Description: The teacher professional development component of the will, skill, tool model of technology integration was tested for predictive validity in the cross-cultural context of data from Texas, USA, and data from Mexico City, Mexico. Structural equation modeling (SEM) analysis, path analysis, and multiple regression analysis, were statistical procedures employed. The analyses yielded positive results for the model's validity and reliability. The resulting model was found to be a reliable tool to evaluate technology integration among elementary and middle school teachers in Texas and in Mexico City. For the purposes of this study, the teacher professional development component of the will, skill, tool model of technology integration is referred to as the will, skill, tool model of technology integration (WiSTTI). This was one of the seven alternative models tested for goodness of fit across a total of 7 data samples. The structural equation modeling approach proved to be a good technique to find the best fit model in a cross-cultural environment. Latent variables and a set of parameters to judge the validity and reliability of each model were set for testing and retesting in an iterative process. Eventually a "new" modified version of the WiSSTI model was found to fit the data for all samples studied from both countries. From a theoretical perspective, the variation of the WiSTTI model found to be the best fit to the data indicates that increased teacher willingness to integrate technology brings about increased skill, and increased skill leads to more advanced technology integration, if access to technology is available for instruction. Results derived from the model with respect to the evaluation of technology integration for teachers from Texas and Mexico City suggest a differential effect by country, with the Texas teachers (representing USA) currently more advanced in technology integration than their colleagues from Mexico. No ...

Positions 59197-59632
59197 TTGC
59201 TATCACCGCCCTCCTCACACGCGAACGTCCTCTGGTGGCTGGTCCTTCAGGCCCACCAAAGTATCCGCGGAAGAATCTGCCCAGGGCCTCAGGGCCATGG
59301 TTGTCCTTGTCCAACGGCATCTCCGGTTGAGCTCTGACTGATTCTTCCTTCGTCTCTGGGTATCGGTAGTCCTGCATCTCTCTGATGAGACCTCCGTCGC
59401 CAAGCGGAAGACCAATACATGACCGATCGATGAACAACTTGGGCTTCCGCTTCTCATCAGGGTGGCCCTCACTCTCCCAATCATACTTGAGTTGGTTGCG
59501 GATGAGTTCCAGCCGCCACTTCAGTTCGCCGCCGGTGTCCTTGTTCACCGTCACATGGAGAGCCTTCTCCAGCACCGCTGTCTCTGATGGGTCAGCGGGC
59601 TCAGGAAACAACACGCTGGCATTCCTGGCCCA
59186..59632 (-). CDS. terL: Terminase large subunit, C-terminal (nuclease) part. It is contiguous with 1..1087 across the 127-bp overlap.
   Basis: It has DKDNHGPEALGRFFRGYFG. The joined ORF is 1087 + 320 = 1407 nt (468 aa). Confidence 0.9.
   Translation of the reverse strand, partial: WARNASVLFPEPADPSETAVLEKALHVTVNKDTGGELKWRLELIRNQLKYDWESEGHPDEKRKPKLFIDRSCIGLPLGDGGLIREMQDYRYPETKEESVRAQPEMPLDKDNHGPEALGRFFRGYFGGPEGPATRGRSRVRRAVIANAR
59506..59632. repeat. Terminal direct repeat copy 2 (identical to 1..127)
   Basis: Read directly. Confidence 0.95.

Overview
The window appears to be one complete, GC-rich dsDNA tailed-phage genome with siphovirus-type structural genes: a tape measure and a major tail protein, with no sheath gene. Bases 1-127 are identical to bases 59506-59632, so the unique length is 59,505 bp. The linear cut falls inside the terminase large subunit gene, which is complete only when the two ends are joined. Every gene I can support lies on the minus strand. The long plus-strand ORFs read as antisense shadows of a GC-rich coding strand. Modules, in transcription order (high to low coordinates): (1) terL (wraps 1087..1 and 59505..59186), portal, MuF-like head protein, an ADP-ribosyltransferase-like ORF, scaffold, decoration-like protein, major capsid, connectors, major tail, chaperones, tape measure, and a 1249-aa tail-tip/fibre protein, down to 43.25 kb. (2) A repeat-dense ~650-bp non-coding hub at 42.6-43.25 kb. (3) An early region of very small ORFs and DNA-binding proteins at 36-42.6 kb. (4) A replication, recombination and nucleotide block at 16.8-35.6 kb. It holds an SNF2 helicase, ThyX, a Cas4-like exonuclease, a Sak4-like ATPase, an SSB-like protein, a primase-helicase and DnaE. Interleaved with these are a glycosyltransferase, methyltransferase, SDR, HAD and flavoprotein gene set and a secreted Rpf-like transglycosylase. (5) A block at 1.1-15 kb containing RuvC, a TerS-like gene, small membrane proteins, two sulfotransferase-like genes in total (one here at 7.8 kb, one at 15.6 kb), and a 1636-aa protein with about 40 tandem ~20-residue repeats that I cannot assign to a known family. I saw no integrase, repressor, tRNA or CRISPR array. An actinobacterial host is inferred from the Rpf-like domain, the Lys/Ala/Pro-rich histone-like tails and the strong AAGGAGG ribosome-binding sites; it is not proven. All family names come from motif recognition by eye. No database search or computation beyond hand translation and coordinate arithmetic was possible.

Date: May 2006
Creator: Morales Velázquez, Cesáreo
Partner: UNT Libraries

The Application of System Dynamics to the Integration of National Laboratory Research and K-12 Education